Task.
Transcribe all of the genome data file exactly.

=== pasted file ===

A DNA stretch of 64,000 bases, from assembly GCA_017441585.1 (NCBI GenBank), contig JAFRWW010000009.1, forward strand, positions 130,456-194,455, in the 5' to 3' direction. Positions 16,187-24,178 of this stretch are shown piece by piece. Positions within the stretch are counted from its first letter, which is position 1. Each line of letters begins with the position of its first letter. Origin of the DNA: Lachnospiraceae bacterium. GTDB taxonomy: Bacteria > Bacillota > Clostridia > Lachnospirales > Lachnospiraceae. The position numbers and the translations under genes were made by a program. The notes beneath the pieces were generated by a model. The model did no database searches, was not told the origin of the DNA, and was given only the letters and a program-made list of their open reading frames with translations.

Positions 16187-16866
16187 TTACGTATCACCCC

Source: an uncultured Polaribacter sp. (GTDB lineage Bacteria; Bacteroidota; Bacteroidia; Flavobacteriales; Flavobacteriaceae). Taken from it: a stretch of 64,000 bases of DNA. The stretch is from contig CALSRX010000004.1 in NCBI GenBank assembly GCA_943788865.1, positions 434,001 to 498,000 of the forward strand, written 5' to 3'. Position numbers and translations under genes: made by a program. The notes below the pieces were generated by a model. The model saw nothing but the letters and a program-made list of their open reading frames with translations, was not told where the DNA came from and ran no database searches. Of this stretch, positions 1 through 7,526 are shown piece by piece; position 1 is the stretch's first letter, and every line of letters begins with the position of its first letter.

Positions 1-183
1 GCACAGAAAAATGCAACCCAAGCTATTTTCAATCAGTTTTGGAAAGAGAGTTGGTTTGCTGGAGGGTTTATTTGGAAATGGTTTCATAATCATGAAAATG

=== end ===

A DNA stretch of 64,000 bases, from assembly GCA_017441585.1 (NCBI GenBank), contig JAFRWW010000009.1, forward strand, positions 130,456-194,455, in the 5' to 3' direction. Positions 16,187-24,178 of this stretch are shown piece by piece. Positions within the stretch are counted from its first letter, which is position 1. Each line of letters begins with the position of its first letter. Origin of the DNA: Lachnospiraceae bacterium. GTDB taxonomy: Bacteria > Bacillota > Clostridia > Lachnospirales > Lachnospiraceae. The position numbers and the translations under genes were made by a program. The notes beneath the pieces were generated by a model. The model did no database searches, was not told the origin of the DNA, and was given only the letters and a program-made list of their open reading frames with translations.

Positions 16187-16866
16187 TTACGTATCACCCC

Source: an uncultured Polaribacter sp. (GTDB lineage Bacteria; Bacteroidota; Bacteroidia; Flavobacteriales; Flavobacteriaceae). Taken from it: a stretch of 64,000 bases of DNA. The stretch is from contig CALSRX010000004.1 in NCBI GenBank assembly GCA_943788865.1, positions 434,001 to 498,000 of the forward strand, written 5' to 3'. Position numbers and translations under genes: made by a program. The notes below the pieces were generated by a model. The model saw nothing but the letters and a program-made list of their open reading frames with translations, was not told where the DNA came from and ran no database searches. Of this stretch, positions 1 through 7,526 are shown piece by piece; position 1 is the stretch's first letter, and every line of letters begins with the position of its first letter.

Positions 1-183
1 GCACAGAAAAATGCAACCCAAGCTATTTTCAATCAGTTTTGGAAAGAGAGTTGGTTTGCTGGAGGGTTTATTTGGAAATGGTTTCATAATCATGAAAATG